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Removing split-screen play from Halo is a crime

Split-screen play is something of a holy thing among many Halo fans, a group in which I consider myself a part. We have memories of inviting friends over to play, sharing a single screen to co-op our way through the campaign or to play against each other. If you had two televisions and two systems, you could play with four players.

Playing the game in this way took up years of my gaming life, and I look back on those memories fondly.

Players growing up with Halo now won't be able to say the same thing. Halo 5 has killed the split-screen option.

What the hell?

"The decision to remove split-screen support from Halo 5: Guardians was one of the most difficult ones we've ever had to make as a studio," Josh Holmes, studio head at developer 343 Industries, wrote on an official blog post.

"We know that for many of our fans, Halo has meant playing together with friends in the same room. We all have great memories of past Halo split-screen multiplayer matches. To move Halo's gameplay forward and deliver a true next-gen experience, tough choices had to be made."

Wait, really?

"Our decision was driven by a desire for scale, fidelity and focus to ensure that we would deliver the best quality experience possible," he continued.

"With Halo 5 we are delivering massive scale environments, improved AI behavior, increased visual and gameplay fidelity … something that truly takes advantage of a new platform. Many of our ambitious goals for Halo 5 would be compromised in a split-screen setting and the time spent optimizing and addressing split-screen-specific issues would take focus from building other parts of the game. Game development is a balancing act of resources, time and technology, and in this case we made the tough decision to sacrifice something that’s been near and dear to us all."

This is a major step backward

I've been playing the past Halo games with my son, and we play in split-screen. It's amazing to see what Bungie and 343 were able to do with the Xbox 360 hardware; Halo 4 in particular looks amazing and plays so well in split-screen that it feels like a magic trick.

I'm not sure what Halo 5 is going to deliver that's worth giving up such an important part of the franchise, but it's hard to look at what's been done in the past on less powerful systems and understand that split-screen is now impossible with the sort of game 343 is creating, even on the more powerful hardware.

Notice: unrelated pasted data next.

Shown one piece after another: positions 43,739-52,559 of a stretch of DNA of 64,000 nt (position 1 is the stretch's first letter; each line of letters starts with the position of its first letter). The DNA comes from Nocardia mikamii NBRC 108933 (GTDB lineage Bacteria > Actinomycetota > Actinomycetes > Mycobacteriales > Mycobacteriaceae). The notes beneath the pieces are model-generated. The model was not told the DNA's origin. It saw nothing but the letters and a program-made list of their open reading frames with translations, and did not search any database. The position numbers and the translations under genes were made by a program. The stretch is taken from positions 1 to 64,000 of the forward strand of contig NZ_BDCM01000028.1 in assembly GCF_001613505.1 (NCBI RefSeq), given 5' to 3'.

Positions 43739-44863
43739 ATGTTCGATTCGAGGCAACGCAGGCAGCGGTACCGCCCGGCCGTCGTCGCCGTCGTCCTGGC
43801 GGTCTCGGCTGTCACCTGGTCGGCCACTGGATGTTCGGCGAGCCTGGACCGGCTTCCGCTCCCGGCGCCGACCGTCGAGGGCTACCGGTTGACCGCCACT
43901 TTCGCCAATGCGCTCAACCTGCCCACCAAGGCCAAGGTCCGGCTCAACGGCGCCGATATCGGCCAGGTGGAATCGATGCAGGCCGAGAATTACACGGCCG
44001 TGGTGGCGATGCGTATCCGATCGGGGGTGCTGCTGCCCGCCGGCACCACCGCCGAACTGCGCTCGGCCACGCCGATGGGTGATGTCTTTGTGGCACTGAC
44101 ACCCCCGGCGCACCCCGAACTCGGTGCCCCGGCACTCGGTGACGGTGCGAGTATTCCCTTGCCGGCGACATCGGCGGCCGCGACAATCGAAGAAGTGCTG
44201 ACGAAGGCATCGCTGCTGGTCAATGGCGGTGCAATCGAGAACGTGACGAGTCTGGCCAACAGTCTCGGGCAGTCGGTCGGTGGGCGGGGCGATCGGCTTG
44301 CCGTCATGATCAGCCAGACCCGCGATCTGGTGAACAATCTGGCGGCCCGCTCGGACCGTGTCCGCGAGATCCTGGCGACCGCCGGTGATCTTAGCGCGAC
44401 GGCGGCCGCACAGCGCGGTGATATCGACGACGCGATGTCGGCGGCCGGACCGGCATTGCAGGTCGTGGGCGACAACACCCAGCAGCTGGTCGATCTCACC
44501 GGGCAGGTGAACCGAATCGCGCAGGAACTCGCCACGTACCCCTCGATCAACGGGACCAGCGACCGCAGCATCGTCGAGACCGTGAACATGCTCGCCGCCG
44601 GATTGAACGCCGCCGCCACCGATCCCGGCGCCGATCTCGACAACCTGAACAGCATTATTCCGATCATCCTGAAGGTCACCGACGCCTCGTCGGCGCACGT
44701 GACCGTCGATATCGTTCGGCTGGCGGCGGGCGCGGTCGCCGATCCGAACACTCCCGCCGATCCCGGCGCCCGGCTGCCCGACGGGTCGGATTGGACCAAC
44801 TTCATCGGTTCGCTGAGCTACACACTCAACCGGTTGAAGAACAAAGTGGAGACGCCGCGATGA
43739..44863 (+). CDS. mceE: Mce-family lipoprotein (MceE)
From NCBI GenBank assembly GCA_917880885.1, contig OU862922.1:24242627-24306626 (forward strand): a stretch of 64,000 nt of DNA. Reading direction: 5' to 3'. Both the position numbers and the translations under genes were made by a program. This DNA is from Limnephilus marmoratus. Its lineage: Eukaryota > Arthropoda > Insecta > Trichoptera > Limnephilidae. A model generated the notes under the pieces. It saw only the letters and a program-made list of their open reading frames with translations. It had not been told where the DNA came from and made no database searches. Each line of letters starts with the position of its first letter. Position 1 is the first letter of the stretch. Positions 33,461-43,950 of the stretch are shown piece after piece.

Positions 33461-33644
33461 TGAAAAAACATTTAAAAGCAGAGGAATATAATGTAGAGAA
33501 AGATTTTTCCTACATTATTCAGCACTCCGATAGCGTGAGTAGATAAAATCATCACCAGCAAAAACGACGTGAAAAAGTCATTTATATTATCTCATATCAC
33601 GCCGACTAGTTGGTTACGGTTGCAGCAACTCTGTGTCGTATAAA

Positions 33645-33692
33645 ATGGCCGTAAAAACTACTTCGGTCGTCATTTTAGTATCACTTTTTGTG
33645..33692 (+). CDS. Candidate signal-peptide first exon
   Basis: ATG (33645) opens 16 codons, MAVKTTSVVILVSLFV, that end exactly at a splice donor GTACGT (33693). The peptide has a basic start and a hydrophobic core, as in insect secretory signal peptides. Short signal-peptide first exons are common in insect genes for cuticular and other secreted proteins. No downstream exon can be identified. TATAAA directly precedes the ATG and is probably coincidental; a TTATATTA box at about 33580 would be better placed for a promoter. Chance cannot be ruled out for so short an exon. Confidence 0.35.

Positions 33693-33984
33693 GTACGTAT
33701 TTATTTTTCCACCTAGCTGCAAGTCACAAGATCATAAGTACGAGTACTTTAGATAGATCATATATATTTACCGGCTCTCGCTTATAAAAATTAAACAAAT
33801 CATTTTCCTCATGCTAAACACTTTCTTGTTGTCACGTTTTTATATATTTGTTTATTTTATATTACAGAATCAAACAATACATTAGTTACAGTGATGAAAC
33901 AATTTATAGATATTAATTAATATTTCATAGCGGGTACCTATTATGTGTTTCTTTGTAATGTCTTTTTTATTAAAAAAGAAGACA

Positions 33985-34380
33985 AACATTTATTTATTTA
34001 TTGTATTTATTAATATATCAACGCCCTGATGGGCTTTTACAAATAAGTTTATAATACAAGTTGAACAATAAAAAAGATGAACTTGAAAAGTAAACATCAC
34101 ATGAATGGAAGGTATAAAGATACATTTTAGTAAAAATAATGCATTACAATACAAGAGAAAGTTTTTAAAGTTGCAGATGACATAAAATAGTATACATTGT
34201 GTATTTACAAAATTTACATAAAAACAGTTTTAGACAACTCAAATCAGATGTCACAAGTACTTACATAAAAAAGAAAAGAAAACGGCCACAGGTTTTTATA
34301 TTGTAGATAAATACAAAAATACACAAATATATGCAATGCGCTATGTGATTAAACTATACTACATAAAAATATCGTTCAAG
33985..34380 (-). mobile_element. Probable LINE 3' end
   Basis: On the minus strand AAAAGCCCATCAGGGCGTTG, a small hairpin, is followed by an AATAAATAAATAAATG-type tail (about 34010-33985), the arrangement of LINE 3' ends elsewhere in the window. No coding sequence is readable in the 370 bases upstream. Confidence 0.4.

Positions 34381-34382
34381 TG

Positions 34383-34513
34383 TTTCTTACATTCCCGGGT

How in the hell did we get to the point in the industry where we're playing on more powerful hardware and we're losing features that brought in so many players? How can a team owned by Microsoft, developing for a Microsoft system, creating a flagship game, not find a good mixture of graphical performance and visuals that would allow me to play with my kid on the same television?

I'm going to go out on a limb here: It's not worth it. I'd rather have split-screen with a lower frame rate. I don't mind if we lose a bit of graphical fidelity. I'm not going to count the pixels and get mad if you have to lower the resolution a bit in split-screen. I don't particularly care if it would take time away from other aspects of the game.

This is a pillar of Halo, and it's something that has been designed around since the first game. Losing it when the series first takes a jump to a console so much more powerful than the hardware that has been doing it for years doesn't make me glad I upgraded to an Xbox One; it makes me miss my previous Xbox systems.

My oldest son and I have played through almost all the Halos together, and now that the new one is coming up I have to tell him that they removed the feature that allowed us to enjoy the story as a team. I'm angry at a decision to remove what used to be a near-mandatory social feature from the game on, once again, a more powerful system.

It would have been possible to have made the decision to offer split-screen support and then design the game around it. Someone in the early stages of the game's development would have needed to make that call, and then stood by it. Instead we're left with a hobbled, incomplete version of Halo that's going to feel a bit more lonely.

This headline is meant as a bit of hyperbole. Ben doesn't actually think the developers of this game need to be charged with anything.

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